4. Minute to Win It

Project Description
Each team will select or design a short game that each of their classmates will play.  As each person plays, the teams will collect data on whatever parameters they choose -- time it takes to complete, which hand/strategy was used, player's height, number of points, etc.  After the data is collected into a Google Spreadsheet, each team will write a paper clarifying and sharing their conclusions.

Goals
  • Clarify the difference between experiments and observational studies
  • Put together the entire flow of designing a study, collecting the appropriate data, analyzing the data, and clearly communicating results
  • Learn how to write a technical paper to communicate mathematical results to an audience
  • Improve team skills and interpersonal feedback skills

Pre-Project (in-class)
  • Make a copy of THIS TEMPLATE: https://docs.google.com/document/d/1fMyoSfQ8ientJp2s_UabHthDT7LdT8hskO4Fqq5RMac/edit.
    • In the doc, you describe your game in enough detail that a classmate can understand how to play without asking any questions (you should test your description on classmates to see if this is true)   
    • In the doc, you describe your experiment with enough detail that I understand what you are comparing.  Your experiment must have at least 2 groups.  Subjects must be split into these groups randomly (use an ID for each person to get roughly equal-sized groups).  The groups must receive a different "treatment" (using different strategies, throwing with a different hand first, shooting at a smaller rim, etc).
    • In the doc, you mention what variable you will track as part of an observational study.  This may be things like gender, what their dominant hand is, height, etc.  You only need one thing but may have more.  It needs to be something you can observe but CANNOT be randomly assigned.
    • Doc is shared to "anyone with link" with edit rights
  • Make a copy of THIS TEMPLATE: https://docs.google.com/spreadsheet/ccc?key=0Atr_o0WOGG5odFlDUDRXQk5KbkNiVm5rYUlEU0lhNmc.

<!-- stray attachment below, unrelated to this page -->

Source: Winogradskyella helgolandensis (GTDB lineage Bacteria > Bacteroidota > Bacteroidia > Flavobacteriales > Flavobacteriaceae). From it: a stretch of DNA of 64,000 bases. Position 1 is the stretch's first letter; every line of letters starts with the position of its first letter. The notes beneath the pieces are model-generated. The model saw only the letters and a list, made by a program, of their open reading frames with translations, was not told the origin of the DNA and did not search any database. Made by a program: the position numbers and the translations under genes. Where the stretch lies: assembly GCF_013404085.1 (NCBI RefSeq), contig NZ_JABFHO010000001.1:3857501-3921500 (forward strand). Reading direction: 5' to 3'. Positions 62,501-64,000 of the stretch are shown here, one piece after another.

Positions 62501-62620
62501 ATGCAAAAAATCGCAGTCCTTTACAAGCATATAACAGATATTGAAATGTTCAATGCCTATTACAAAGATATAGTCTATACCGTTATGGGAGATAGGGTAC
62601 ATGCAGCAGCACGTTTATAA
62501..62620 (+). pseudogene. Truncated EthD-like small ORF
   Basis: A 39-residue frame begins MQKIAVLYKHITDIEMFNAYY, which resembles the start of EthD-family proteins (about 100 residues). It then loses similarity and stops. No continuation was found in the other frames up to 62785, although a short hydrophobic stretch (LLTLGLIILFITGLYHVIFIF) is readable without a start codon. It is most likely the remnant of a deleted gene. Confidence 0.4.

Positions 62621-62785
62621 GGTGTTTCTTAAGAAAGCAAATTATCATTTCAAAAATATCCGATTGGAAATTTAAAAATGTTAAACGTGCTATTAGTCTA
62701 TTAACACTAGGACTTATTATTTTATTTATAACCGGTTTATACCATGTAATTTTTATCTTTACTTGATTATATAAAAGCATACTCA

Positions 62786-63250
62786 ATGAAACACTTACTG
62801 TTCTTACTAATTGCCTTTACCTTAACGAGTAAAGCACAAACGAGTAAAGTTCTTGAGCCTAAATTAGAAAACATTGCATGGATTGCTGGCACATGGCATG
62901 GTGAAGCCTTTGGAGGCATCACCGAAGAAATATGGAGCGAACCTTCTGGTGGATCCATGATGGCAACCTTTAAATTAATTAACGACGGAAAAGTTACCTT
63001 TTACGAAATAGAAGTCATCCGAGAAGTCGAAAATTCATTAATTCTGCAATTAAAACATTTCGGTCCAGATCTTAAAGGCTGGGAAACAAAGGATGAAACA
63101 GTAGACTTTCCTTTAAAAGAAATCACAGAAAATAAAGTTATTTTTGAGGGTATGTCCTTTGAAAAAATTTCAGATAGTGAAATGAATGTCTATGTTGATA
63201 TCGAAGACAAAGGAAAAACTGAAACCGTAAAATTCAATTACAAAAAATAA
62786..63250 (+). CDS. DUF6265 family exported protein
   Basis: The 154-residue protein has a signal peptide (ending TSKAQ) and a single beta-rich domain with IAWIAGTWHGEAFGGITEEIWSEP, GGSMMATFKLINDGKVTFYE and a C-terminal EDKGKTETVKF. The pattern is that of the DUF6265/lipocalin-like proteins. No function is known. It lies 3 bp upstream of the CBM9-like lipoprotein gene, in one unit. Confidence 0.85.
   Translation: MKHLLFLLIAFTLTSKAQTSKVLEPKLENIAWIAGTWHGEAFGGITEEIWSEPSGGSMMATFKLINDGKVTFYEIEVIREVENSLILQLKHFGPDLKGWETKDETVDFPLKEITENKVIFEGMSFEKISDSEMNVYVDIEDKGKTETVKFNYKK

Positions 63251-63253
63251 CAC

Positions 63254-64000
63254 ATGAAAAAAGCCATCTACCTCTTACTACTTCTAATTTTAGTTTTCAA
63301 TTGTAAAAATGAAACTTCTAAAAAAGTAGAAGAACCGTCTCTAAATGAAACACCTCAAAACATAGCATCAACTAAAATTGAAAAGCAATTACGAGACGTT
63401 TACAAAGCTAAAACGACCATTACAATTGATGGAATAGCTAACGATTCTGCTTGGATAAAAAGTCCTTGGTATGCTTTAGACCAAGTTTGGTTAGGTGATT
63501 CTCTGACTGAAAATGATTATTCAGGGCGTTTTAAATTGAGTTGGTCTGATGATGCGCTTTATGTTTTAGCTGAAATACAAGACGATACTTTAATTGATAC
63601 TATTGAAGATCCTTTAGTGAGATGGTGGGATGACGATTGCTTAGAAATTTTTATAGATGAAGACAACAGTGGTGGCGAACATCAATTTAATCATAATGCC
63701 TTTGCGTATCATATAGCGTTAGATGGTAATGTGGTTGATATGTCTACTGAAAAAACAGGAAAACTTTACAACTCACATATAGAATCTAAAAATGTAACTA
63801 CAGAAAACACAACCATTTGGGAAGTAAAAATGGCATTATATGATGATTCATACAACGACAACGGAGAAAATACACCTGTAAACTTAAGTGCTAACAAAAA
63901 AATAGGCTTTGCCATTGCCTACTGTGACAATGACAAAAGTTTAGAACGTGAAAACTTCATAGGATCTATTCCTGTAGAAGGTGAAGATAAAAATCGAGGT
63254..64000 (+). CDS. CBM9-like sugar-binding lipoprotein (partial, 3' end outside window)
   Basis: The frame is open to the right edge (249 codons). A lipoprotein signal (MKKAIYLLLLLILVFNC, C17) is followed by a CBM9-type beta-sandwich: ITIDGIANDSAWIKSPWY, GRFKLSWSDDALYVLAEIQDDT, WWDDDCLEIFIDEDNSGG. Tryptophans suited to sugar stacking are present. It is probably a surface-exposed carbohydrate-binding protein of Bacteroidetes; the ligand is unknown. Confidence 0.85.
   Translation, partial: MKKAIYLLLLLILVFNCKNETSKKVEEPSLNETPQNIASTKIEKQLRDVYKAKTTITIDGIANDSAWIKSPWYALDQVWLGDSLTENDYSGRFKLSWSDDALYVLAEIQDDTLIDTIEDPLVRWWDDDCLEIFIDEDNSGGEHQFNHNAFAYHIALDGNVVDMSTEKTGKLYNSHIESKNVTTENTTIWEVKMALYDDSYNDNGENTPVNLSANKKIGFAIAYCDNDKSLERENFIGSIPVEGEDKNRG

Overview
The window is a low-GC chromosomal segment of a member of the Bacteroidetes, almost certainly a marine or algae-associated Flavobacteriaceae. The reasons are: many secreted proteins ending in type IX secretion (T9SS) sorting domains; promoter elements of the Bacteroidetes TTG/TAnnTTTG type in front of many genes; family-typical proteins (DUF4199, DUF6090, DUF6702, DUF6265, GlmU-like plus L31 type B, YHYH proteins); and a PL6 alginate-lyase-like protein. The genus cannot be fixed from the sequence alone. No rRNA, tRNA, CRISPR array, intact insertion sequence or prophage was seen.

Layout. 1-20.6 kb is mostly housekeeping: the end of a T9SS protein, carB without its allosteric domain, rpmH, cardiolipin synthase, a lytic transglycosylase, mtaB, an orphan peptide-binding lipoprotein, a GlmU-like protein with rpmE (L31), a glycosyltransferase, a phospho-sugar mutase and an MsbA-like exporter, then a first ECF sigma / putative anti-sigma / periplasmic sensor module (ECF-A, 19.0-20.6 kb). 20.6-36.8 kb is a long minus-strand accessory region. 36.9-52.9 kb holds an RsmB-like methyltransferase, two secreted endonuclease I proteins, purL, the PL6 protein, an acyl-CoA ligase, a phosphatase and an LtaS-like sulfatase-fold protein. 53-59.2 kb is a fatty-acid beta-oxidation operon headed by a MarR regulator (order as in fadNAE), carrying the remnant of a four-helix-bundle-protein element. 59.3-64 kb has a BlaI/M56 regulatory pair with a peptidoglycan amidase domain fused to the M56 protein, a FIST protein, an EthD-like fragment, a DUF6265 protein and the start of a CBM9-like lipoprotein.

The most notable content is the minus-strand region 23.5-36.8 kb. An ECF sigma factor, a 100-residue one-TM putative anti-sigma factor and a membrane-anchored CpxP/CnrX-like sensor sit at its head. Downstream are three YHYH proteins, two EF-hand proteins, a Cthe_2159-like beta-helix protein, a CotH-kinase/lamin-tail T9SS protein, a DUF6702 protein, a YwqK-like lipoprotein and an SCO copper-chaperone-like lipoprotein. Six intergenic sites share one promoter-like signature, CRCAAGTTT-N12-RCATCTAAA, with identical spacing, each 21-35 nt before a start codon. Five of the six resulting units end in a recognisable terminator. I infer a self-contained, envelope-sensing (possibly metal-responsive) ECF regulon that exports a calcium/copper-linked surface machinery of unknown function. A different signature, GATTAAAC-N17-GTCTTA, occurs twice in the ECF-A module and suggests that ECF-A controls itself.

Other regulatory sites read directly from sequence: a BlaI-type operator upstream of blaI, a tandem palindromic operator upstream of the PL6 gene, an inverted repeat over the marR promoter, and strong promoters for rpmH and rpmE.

• Fill in the headers of the spreadsheet to match what you are going to track.
    • Fill in the rows of the spreadsheet with the other individuals in the class.  Assign half to each treatment group (or assign an order of treatments if doing matched pairs).
    • Spreadsheet is shared to "anyone with link" with edit rights
  • Create a new Google Doc
    • Name the doc "Name, Name, Name, and Name's Minute to Win It Paper" (replace with your names)
    • Doc is shared to "anyone with link" with edit rights
  • Write an email to me AND all of your teammates
    • In the body of an email, list all supplies you need and who is bringing what for game day.
    • Include a link to the plan document and label it as such
    • Include a link to the spreadsheet document and label it as such
    • Include a link to the paper and label it as such

Paper (30 points)
  • Abstract (2 points): Concisely describes the study, purpose, and results in a few sentences.  THIS IS WRITTEN AFTER THE REST OF THE PAPER IS FINISHED.  If you do it at the beginning, it will be horrible.
  • Introduction (1 point): Includes a short introduction that describes what motivated your specific study.  THIS IS WRITTEN AFTER THE BODY IS FINISHED.  If you do it at the beginning, it will be bad.
  • Procedures and experimental design (5 points):
    • Clearly explains what you did.  It should be clear enough that another person could repeat your study.  This includes the rules of the game, the data you tracked, and the equipment you used.